The latest versions of five international guidelines for CRF recommend exercise, energy conservation, psychological support, sleep optimization, nutrition, and complementary therapies as the best evidence-based interventions.
      • Chapman EJ
      • Martino E Di
      • Edwards Z
      • et al.
      Practice review: evidence-based and effective management of fatigue in patients with advanced cancer.
      The pharmacological treatments currently studied, such as psychostimulants (methylphenidate and modafinil) and corticoids, have been questioned for the adverse effects they cause and the null or moderate benefit they show.
      • Jankowski C
      • Aranha O
      • Banerjee C
      • et al.
      NCCN guidelines version 2.2022 cancer-related fatigue.
      ,
      • Fabi A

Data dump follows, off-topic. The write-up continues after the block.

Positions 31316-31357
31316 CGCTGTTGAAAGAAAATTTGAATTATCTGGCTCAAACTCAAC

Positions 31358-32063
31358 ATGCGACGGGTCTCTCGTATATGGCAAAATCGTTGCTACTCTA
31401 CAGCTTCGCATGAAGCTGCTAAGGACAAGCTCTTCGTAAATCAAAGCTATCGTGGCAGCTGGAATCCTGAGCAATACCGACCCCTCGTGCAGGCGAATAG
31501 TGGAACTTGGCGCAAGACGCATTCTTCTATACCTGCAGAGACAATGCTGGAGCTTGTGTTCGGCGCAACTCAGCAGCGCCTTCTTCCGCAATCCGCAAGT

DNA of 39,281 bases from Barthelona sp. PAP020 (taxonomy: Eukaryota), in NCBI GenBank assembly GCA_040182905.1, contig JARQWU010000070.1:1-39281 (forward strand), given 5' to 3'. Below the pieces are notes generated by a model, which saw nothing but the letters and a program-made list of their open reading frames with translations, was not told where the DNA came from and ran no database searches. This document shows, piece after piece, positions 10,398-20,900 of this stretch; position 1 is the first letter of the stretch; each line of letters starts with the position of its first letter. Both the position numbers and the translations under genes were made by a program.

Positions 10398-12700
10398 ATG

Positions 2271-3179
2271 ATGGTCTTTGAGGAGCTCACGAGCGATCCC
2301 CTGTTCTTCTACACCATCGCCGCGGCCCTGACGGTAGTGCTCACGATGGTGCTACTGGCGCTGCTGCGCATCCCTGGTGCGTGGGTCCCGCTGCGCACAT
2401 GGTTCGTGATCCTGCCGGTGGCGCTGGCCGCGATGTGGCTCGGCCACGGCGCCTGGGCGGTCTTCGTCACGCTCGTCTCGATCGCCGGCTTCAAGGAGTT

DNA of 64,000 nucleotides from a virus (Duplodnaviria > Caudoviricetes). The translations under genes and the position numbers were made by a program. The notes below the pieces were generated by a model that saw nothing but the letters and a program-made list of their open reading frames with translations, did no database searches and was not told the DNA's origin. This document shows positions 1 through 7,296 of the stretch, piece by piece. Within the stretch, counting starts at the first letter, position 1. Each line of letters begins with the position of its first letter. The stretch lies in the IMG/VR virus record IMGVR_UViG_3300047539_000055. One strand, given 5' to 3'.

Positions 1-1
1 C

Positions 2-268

• Bhargava R
      • Fatigoni S
      • et al.
      Cancer-related fatigue: ESMO clinical practice guidelines for diagnosis and treatment.
      ,
      • Chapman EJ
      • Martino E Di
      • Edwards Z
      • et al.
      Practice review: evidence-based and effective management of fatigue in patients with advanced cancer.
      • Mustian KM
      • Alfano CM
      • Heckler C
      • et al.
      Comparison of pharmaceutical, psychological, and exercise treatments for cancer-related fatigue: a meta-analysis.
      • Belloni S
      • Arrigoni C
      • de Sanctis R
      • et al.
      A systematic review of systematic reviews and pooled meta-analysis on pharmacological interventions to improve cancer-related fatigue.